6. The method of claim 1, further comprising: determining a P-wave window start point and a P-wave window end point extending a predetermined distance from the start point in response to an R-wave; determining a first baseline window in response to the start point and a second baseline window in response to the end point; and determining a first baseline end point within the first baseline window and a second baseline endpoint within the second baseline window, wherein adjusting the P-waves comprises adjusting a slope of a baseline extending between the first baseline end point and the second baseline end point.

7. The method of claim 6, wherein the first baseline window is positioned prior to the start point and the second baseline window is positioned subsequent to the end point.

8. The method of claim 7, wherein a location of the start point is determined in response to a rate associated with the plurality of RR-intervals.

9. The method of claim 8, further comprising: determining a length of an RR-interval of the plurality of RR-intervals; comparing the length to an RR-interval threshold; setting the start point a first distance from the R-wave in response to the length being greater than the RR-interval threshold; and setting the start point a second distance, less than the first distance, in response to the length not being greater than the RR-interval threshold.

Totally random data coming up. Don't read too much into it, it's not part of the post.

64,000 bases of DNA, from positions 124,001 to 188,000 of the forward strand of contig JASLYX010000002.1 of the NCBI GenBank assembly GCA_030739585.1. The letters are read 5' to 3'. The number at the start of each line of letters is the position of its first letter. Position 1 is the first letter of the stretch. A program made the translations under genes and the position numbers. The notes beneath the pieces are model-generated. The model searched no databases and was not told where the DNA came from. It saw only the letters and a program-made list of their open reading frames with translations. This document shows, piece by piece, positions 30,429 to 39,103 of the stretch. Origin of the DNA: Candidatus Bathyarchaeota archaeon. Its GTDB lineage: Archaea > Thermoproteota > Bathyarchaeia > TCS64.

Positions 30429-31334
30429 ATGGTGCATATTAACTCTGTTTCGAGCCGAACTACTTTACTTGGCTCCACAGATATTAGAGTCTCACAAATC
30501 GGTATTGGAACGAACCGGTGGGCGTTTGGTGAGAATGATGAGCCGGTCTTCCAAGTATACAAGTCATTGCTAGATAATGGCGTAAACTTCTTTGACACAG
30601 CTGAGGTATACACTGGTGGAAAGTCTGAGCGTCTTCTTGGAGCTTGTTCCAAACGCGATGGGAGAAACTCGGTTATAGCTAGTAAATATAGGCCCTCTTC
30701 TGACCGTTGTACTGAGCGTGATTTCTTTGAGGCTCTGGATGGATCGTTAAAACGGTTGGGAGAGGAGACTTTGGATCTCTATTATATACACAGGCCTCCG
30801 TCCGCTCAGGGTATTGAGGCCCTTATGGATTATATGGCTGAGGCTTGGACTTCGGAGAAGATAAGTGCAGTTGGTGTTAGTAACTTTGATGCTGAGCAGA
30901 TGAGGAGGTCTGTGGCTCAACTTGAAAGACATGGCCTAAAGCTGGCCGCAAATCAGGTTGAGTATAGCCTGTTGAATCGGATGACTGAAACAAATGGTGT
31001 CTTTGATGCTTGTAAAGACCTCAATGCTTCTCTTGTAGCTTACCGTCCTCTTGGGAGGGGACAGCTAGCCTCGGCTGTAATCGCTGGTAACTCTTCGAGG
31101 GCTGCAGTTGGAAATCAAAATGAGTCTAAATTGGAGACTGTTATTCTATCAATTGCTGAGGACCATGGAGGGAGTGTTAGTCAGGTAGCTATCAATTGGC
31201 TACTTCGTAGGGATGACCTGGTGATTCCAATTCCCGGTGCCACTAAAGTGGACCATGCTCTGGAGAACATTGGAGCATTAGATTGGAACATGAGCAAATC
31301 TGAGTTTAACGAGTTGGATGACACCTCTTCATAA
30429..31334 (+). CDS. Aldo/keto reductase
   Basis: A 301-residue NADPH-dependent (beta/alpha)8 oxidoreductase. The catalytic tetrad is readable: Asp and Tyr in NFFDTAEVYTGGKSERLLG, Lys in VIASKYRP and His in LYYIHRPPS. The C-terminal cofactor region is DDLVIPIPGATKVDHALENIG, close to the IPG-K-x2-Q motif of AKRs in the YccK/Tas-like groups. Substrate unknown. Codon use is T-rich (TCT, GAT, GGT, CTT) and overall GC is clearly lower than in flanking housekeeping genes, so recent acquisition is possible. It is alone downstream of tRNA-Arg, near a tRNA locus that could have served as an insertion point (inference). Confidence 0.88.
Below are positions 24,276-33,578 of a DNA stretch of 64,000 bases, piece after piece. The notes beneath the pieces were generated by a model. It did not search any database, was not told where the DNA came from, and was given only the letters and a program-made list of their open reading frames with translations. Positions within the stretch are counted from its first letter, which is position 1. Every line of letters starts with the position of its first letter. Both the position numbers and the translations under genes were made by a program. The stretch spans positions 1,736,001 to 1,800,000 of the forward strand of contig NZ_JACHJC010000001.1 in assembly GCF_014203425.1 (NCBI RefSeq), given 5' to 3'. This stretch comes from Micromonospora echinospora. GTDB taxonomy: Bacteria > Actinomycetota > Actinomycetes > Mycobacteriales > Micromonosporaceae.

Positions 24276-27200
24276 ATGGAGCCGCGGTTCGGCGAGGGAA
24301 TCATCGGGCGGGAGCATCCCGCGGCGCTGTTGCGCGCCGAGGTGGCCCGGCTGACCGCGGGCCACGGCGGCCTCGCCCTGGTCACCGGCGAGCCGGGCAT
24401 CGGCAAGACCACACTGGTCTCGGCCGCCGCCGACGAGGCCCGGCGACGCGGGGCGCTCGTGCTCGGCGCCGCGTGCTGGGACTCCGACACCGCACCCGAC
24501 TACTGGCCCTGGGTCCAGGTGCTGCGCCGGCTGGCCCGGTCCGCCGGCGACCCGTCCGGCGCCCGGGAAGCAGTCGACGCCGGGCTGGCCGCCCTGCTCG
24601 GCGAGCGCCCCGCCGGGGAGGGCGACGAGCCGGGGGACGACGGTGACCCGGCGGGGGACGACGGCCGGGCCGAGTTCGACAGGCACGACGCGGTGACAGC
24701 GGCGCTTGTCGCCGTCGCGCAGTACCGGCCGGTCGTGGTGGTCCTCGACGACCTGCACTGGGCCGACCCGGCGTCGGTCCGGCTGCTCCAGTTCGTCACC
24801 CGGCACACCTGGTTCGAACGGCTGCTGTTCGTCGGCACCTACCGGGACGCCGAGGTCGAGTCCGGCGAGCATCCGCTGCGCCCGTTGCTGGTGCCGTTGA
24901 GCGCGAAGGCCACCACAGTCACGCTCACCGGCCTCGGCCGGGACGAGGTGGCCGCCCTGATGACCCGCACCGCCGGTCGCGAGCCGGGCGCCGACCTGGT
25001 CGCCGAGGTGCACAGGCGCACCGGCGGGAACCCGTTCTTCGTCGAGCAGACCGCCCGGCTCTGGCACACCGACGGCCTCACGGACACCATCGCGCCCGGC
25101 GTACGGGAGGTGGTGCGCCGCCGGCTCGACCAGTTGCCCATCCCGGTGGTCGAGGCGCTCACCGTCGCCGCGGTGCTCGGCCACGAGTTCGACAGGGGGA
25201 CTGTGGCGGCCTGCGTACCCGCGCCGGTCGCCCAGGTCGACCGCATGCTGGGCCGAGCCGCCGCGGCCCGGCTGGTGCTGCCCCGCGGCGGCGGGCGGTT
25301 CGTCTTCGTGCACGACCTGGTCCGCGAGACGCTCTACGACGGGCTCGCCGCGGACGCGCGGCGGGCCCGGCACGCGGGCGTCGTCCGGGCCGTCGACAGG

10. The method of claim 9, wherein a distance between the start point and the end point is decreased as the length of the RR-interval decreases.

11. A medical device for detecting a cardiac waveform, comprising: a sensing electrode sensing a cardiac signal; and a processor configured to determine a plurality of RR-intervals in response to the sensed cardiac signals, determine R-waves associated with the plurality of RR-intervals, determine P-wave windows in response to the determined R-waves, adjust P-waves within the P-wave windows, identify a P-wave parameter in response to the adjusted P-waves, and whether a P-wave occurs in response to the P-wave parameter.

12. The device of claim 11, wherein the processor is further configured to determine a P-wave window start point in response to an R-wave, and a P-wave window end point extending a predetermined distance from the start point, wherein a location of the start point is determined in response to a rate associated with the plurality of RR-intervals.

13. The device of claim 12, wherein the processor is further configured to determine a length of an RR-interval of the plurality of RR-intervals, compare the length to an RR-interval threshold, set the start point a first distance from the R-wave in response to the length being greater than the RR-interval threshold, and set the start point a second distance, less than the first distance, in response to the length not being greater than the RR-interval threshold.

14. The device of claim 13, wherein a distance between the start point and the end point is decreased as the length of the RR-interval decreases.